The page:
NEW YORK (CBSNewYork/ AP) -- Following the arrest of a white man Thursday in connection with the slayings of nine people, including the pastor, at a prayer meeting inside a historic black church in downtown Charleston, President Obama said he has had to deliver these remarks too often.
"The attorney general has announced plans for the FBI to open a hate crime investigation," Obama said from the White House.
"We understand that the suspect is in custody and I'll let the best of law enforcement do its work to make sure that justice is served. Until the investigation is complete, I'm necessarily constrained in terms of talking about the details of the case. But I don't need to be constrained about the emotions that tragedies like this raise," Obama said.
"I've had to make statements like this too many times. Communities like this have to endure tragedies like this too many times. We don't have all the facts, but we do know once again, innocent people were killed in part because someone who wanted to inflict harm had no trouble getting their hands on a gun. Now is the time for mourning and healing but let's be clear. At some point we have to reckon with the fact that this type of mass violence does not happen in other advanced countries. It doesn't happen in other places with this kind of frequency."
Dylann Storm Roof, 21, stayed for nearly an hour inside the church Wednesday night before shooting six females and three males at a prayer meeting, Police Chief Greg Mullen said.
Roof put up no resistance after a citizen tip led police to his car Thursday morning in Shelby, North Carolina, Mullen said.
"Acts like this one have no place in our country,'' said Attorney General Loretta Lynch, who announced a Justice Department hate crime investigation. "They have no place in a civilized society.''
The Emanuel African Methodist Episcopal Church's pastor, state Sen. Clementa Pinckney, was among those killed. Pinckney, 41, was a married father of two who was elected to the state House at 23, making him the youngest member of the House at the time.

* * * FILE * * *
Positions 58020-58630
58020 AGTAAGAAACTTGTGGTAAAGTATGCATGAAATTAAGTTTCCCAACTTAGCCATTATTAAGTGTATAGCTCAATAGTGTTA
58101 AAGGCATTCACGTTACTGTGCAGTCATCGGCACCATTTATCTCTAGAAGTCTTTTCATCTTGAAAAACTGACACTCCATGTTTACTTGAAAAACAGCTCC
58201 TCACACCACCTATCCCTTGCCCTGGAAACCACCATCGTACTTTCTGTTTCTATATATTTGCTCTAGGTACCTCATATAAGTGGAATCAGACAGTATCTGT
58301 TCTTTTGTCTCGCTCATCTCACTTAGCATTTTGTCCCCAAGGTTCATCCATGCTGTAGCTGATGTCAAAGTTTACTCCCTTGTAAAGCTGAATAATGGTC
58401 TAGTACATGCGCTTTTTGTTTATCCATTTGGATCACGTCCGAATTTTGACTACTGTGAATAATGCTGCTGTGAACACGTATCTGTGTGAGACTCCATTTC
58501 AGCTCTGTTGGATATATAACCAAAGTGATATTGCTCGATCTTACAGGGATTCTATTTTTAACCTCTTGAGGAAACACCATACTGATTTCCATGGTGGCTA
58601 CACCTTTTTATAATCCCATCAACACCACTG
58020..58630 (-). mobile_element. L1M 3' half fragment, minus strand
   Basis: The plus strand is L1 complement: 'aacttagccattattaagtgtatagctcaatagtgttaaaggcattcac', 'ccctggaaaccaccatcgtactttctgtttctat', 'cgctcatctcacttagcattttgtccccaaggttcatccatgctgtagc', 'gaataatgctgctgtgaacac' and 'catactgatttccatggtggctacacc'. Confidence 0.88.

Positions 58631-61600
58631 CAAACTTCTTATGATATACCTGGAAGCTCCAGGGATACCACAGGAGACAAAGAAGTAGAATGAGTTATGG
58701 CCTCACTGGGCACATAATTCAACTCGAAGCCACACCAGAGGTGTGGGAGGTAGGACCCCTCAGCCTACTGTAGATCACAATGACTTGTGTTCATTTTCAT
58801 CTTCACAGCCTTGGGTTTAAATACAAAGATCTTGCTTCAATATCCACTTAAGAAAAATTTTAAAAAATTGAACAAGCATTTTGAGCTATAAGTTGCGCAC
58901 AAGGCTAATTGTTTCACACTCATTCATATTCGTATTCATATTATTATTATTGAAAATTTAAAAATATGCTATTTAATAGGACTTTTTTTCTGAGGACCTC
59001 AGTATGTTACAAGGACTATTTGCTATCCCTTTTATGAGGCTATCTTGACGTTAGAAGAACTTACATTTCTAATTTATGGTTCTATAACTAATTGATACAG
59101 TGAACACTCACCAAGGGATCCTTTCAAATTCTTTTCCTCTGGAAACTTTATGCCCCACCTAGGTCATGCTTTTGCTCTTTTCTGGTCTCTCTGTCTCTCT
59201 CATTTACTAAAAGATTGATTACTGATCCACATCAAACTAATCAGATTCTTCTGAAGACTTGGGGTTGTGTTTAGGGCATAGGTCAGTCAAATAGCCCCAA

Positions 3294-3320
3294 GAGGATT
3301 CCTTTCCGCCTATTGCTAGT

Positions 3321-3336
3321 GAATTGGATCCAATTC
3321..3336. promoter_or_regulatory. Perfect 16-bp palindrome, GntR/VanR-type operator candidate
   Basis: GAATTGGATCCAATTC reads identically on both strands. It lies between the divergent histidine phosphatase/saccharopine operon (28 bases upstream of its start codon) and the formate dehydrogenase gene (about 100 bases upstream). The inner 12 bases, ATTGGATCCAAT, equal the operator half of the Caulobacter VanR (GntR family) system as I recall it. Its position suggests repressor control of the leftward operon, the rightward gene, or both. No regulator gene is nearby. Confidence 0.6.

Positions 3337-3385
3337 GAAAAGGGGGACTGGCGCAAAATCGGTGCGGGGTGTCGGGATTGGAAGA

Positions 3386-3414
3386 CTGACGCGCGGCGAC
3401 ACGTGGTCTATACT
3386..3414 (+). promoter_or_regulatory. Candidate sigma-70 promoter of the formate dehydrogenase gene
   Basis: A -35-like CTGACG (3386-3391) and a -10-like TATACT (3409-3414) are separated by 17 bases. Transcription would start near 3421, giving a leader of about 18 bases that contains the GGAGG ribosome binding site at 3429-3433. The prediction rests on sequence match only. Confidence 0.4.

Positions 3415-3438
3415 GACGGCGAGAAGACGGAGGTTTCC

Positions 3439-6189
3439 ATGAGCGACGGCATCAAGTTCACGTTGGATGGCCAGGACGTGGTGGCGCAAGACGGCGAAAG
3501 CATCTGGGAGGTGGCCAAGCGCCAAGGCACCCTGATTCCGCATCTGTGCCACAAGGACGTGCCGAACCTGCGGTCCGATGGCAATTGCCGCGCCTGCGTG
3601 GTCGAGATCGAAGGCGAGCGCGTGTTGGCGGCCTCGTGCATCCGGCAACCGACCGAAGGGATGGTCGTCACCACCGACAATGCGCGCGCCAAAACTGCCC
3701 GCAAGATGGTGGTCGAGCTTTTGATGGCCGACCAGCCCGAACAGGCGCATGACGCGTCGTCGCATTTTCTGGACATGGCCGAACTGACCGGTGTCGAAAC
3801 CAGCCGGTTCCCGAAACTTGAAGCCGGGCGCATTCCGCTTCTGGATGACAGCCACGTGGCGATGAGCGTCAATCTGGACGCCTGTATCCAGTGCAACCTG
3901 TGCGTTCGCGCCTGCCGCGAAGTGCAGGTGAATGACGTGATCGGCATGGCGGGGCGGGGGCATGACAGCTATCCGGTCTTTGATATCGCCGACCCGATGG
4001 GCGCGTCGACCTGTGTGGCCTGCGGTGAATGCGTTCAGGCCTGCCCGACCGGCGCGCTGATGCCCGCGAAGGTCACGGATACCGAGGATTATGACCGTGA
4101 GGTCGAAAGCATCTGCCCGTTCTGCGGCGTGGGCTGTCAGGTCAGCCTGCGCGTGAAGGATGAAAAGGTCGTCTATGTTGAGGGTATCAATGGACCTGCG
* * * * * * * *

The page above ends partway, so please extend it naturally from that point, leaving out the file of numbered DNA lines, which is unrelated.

The attack came two months after the fatal shooting of an unarmed black man, Walter Scott, by a white police officer in neighboring North Charleston that sparked major protests and highlighted racial tensions in the area.
The officer has been charged with murder, and the shooting prompted South Carolina lawmakers to push through a bill helping all police agencies in the state get body cameras. Pinckney was a sponsor of that bill.
In New York, Mayor Bill de Blasio held a moment of silence Thursday morning for the victims.
"I want everyone to know there's no place in New York City for this kind of hatred," he told reporters, including WCBS 880's Rich Lamb, at an unrelated event.
He said there was no specific evidence of any threats against local churches, but said the NYPD has increased resources directed at protecting African-American churches as a precaution.
De Blasio's remarks on the Charleston shooting come days after the ATF announced it was joining the NYPD in an effort to get gun crimes under control, CBS2's Marcia Kramer reported exclusively Monday.
It was a collective decision made by the federal government, the NYPD, the U.S. Attorney for the Eastern District of New York, and the Bureau of Alcohol, Tobacco, Firearms and Explosives.Those agencies are mounting a first-ever anti-gun initiative in high-crime areas, Kramer reported.
"There's going to be an increase in federal arrests – no doubt," said ATF agent Charles Mulham.
Mulham's words were intended to be a stiff warning to city residents who would carry weapons, and seem all to ready to use them. They will not only have to deal with the NYPD, but they will have the feds on their tail too.
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